What about Bixly?
Bixly has been fortunate to employ an expanding team of developers based in the Philippines. According to Geert Hofsteded’s PDI, the Philippines ranks ninety-four. As I began to research more this notion of a power index, it seemed to cohere perfectly with Bixly’s experiences hiring internationally; it was common for us to encounter pronounced hesitation, at times, to voice concerns, contradict, or be proactive without specific instruction.
Such candidates, despite their skill, were not brought onto the Bixly Team.
Acknowledging the way that each of our team-members interacts with authority is important to Bixly. I’m proud to be a part of a company that seeks to understand these differences and create a system where communication is cornerstone. Here is how we do it.
Countries like the Philippines score nearly double that of the US with regard to PDI. I will be transparent when I say that Bixly has recognized – and our Philippines-based developers would admit it – a unique, respectful tendency among our international programmers. While we want our developers to be respectful of our client’s choices and to follow their specific instructions, we also expect them to voice their suggestions or concerns when necessary and to move independently when given that freedom.
This is a part of Bixly’s evaluation when we test and monitor a potential hire – their willingness to communicate (or lack thereof) is as crucial to us as is their code-quality and speed.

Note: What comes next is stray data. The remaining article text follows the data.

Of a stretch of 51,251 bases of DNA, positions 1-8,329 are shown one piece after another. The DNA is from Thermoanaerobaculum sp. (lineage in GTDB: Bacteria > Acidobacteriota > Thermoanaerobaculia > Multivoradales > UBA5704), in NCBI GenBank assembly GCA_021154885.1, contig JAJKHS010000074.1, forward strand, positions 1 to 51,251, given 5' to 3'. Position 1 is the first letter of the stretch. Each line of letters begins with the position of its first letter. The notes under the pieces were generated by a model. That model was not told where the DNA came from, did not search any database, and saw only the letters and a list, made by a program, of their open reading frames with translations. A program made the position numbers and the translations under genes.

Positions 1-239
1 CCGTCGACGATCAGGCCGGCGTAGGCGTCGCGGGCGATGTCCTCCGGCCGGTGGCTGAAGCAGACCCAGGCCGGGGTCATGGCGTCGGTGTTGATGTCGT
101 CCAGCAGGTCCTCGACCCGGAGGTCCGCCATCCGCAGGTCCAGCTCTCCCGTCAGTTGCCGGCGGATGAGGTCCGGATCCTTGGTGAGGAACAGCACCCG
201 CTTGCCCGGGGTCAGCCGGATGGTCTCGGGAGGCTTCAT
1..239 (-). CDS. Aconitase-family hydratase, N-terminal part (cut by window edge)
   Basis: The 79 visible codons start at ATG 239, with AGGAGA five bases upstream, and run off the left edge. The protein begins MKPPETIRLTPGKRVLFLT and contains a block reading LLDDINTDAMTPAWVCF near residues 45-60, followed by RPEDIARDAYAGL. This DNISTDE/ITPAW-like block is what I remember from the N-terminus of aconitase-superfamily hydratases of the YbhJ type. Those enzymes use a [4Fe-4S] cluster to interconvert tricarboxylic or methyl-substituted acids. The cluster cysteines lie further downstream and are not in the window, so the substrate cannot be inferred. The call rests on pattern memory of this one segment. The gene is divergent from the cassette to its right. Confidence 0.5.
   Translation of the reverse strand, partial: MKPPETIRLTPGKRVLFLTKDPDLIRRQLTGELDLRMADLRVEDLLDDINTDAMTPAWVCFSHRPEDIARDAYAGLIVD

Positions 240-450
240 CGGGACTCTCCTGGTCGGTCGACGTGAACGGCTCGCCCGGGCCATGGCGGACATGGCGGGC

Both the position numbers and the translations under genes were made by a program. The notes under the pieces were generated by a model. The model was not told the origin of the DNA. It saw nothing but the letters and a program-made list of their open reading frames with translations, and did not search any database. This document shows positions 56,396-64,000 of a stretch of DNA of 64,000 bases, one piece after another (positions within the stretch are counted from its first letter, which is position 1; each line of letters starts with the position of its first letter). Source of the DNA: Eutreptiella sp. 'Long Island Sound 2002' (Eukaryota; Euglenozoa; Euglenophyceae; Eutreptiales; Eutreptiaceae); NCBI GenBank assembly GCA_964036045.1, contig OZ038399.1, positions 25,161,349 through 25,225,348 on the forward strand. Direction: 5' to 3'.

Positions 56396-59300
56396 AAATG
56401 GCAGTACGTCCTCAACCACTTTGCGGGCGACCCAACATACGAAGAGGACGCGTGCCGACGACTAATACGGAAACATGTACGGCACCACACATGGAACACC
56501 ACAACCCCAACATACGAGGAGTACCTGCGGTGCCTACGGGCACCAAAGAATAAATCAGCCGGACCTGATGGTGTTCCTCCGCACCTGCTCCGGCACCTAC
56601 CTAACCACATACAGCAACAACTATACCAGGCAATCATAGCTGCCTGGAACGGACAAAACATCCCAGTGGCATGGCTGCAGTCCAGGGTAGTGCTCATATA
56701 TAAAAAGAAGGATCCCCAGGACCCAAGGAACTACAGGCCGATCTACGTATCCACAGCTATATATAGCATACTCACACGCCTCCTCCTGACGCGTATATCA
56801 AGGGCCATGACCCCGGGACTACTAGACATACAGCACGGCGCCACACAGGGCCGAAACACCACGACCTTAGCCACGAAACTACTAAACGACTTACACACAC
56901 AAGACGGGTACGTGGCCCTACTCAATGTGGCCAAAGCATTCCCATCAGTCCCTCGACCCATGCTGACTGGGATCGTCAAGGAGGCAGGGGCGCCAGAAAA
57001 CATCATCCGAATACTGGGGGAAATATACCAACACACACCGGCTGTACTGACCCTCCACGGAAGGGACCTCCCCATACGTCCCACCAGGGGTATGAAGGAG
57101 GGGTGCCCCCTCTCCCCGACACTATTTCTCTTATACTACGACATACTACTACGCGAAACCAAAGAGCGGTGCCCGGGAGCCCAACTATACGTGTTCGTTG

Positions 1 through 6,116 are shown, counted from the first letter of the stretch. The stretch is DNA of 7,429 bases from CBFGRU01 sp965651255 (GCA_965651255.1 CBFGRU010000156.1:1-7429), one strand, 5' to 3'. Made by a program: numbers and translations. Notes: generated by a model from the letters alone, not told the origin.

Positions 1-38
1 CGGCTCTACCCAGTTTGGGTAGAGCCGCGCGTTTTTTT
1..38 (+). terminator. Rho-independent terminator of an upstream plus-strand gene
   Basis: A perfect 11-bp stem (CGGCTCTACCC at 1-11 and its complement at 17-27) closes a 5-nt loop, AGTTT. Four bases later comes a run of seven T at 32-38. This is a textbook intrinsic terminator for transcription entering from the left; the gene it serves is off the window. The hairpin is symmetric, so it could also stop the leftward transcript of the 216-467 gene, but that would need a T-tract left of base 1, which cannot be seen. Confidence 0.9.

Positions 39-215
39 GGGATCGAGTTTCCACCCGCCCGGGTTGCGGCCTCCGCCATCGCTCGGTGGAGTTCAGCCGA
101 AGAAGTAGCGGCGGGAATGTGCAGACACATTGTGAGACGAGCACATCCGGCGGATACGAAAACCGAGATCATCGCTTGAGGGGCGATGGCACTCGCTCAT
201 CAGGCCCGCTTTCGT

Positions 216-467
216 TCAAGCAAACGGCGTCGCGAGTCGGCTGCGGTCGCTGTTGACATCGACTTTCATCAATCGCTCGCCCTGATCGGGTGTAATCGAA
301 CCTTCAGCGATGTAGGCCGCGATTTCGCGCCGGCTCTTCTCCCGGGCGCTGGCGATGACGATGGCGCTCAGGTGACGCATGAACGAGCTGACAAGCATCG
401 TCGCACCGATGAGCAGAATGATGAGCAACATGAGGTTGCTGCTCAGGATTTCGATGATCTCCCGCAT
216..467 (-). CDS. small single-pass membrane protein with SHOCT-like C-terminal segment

Secondly, Bixly’s management team is based in California. Even though there’s no assurance that an American can oversee a project better than anyone else (certainly not!), the choice is deliberate for two reasons.
First, a majority of our clients are located in the U.S. and having our PM’s relate to our clients’ needs and work within U.S. time zones is beneficial to communication.
More importantly, simply by having a project manager (of any nationality), there is a natural liaison made between client and developer. From a developer’s perspective, the project manager is approachable and familiar in a way that our clients (particularly new ones) may not be. That already established, trusted relationship encourages feedback and positive criticisms as well.
As an Account Executive at Bixly, it’s my job to ensure that any issues, like a cultural miss-match, are remedied. Understanding and bridging the differences in PDI between our developers, project managers, and clients is one of the major ways we are continually improving the way that we do business.
Feedback & Questions
As a Bixly client, I would love to gather your feedback on this topic in particular. For those of you that have worked before with a Bixly developer based outside of the United States: Have you experienced a certain hesitance or shyness to speak out? Is this a problem worthy of more effort on our part?
For those of you that are considering booking one of our international programmers, I hope that this article serves as an assurance that these subjects are on our mind. I’d be happy to discuss how our development team is a superb option in remote development.
Send me your thoughts: firstname.lastname@example.org
Account Executive, Bixly.com